Green Renovation and Senior Living – Three Years of Healthier, Happier Residents
by Jill Breysse
Three recent articles illustrate how innovative green building practices and amenities help ensure that low-income seniors feel healthier and stay mobile, active, social, and most of all, independent. “Self-Reported Health Outcomes Associated with Green-Renovated Public Housing among Primarily Elderly Residents,” a study completed by the National Center for Healthy Housing (NCHH) in 2013 and published in January 2015 by the Journal of Public Health Management and Practice, found that residents have improved mental and general physical health one year after a green renovation, including fewer falls and less exposure to tobacco smoke. “Orness Renovation Makes Residents Happier” (Mankato Free Press, July 11) indicates that these health improvements are continuing today as residents utilize the innovative designs developers incorporated in their building to increase walking, exercise, and social engagement. “Renovating Senior Complexes to Be Green, Healthy, and Connected,” (Shelterforce, posted May 25) discusses these and other innovative design practices developers and architects are using to promote health and wellness in affordable senior complexes.
Orness Plaza in Mankato, MN, is a low-income apartment building with 101 independent living units housing primarily elderly residents. Between 2010 and 2012, the building underwent a green renovation, complete with improved ventilation, moisture and mold reduction, and various safety measures. Renovations were funded by the American Recovery and Reinvestment Act through a U.S. Department of Housing and Urban Development (HUD) Competitive Capital grant, the Minnesota Department of Employment and Economic Development, as well as the Mankato Economic Development Authority, Southwest Minnesota Housing Partnership, and the Greater Minnesota Housing Fund.
NCHH’s HUD-funded “Green Rehabilitation of Elder Apartment Treatments” (“GREAT”) study was one of the nation’s first examinations of the health outcomes among older Americans following green renovation. While healthy housing has traditionally focused on childhood diseases and injuries associated with housing quality, the GREAT study asked whether improvements might also occur in the at-risk and growing population of low-income elders. The GREAT study concluded that, one year after the green renovation, residents’ mental and general physical health improved, falls were less frequent, and exposure to tobacco smoke was reduced. The Mankato Free Press article describes how, three years after the renovation was completed, residents continue to benefit both mentally and physically, walking along the indoor paths bordered by gardens and pools and participating in fitness programs in an exercise room that was part of the renovation design.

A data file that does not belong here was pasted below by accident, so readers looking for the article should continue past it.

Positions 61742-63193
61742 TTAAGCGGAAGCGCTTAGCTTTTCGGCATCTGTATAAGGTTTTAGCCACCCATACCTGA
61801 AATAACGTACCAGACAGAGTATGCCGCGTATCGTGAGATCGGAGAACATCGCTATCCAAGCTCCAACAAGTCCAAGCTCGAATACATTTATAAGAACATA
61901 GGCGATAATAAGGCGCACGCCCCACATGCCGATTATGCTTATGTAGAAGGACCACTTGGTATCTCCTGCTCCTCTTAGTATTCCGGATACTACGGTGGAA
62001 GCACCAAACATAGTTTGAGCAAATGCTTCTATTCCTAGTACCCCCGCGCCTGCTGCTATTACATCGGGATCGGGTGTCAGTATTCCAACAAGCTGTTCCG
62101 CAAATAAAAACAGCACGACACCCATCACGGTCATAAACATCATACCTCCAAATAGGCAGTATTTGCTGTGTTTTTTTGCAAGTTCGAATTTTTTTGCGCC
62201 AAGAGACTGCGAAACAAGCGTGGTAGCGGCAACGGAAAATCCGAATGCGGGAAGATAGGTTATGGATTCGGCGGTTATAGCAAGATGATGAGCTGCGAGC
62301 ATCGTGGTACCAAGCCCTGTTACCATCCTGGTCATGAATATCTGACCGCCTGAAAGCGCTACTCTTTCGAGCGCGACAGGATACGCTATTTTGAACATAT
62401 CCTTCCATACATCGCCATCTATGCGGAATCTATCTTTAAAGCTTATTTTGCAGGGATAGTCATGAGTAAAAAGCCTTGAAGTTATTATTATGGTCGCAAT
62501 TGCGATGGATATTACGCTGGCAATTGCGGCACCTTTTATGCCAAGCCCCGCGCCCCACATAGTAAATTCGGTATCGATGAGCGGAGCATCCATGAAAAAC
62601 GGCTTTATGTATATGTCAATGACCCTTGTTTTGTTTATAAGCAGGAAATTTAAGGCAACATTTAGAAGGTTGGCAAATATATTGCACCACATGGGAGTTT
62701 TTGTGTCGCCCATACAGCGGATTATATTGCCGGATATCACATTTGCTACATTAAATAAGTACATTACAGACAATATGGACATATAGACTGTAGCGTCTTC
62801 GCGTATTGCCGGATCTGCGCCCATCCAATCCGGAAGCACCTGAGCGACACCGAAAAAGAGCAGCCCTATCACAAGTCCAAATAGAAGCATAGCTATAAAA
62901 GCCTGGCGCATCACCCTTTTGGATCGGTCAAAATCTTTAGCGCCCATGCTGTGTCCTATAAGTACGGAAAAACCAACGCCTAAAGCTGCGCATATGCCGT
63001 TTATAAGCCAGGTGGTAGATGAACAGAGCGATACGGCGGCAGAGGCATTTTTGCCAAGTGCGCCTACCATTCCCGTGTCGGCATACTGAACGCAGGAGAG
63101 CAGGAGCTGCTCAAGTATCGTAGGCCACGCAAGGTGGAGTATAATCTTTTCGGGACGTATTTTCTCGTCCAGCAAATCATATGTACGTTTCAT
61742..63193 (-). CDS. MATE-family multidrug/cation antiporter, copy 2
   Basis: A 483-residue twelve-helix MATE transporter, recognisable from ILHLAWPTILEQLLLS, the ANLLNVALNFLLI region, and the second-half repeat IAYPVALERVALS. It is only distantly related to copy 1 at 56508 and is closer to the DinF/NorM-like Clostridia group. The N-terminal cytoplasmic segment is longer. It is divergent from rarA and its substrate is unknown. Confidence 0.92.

In the Shelterforce article, NCHH summarizes interviews with architects and developers who work in senior housing construction and renovation. Recognizing that no amount of grab bars and handrails can minimize risk factors caused by lack of exercise and physical activity, developers are beginning to use innovative design practices that help to improve seniors’ lives and health, including building fitness facilities and exercise programs like those mentioned in the Mankato Free Press article, incorporating wayfinding measures (design elements that help residents recognize where they are) into their building plans, and creating spaces that encourage resident social engagement. The majority of developers interviewed indicated only negligible differences between development costs for family housing and senior housing; however, some indicated a potential of 2% to 10% higher costs (numerous developers disputed others’ claims of costs above 3%) for senior housing due to additional safety features. On the other hand, costs related to operations and maintenance tend to be lower in senior housing because seniors generally cause less wear and tear on building structures and have lower utility usage.
Cost savings from lower operations, maintenance, and energy costs help balance slightly increased costs of developing housing for low-income elderly residents. Affordable senior housing could help reduce the rising costs of healthcare and help seniors maintain their independence longer.
Photos of the Orness Plaza atrium pre-renovation (upper picture) and post-renovation (lower picture) courtesy of Blumentals/Architecture, Inc.
Jill Breysse, CIH, MHS, Project Manager, joined NCHH in 1998. She currently leads the Aging Gracefully in Place project, working to improve elderly residents’ physical function and enhance their housing conditions so that they can safely age in place. Ms. Breysse has authored several peer-reviewed research articles evaluating healthy homes hazard assessment tools and interventions. She was the lead author of guidance on conducting health impact assessments for housing decisions and helped to develop the National Healthy Homes Standard, an evidence-based standard of care for existing owner-occupied and rental housing. Ms. Breysse holds a Master of Health Science in environmental health engineering from the Johns Hopkins Bloomberg School of Public Health and a Bachelor of Science in Chemistry from the University of Maryland.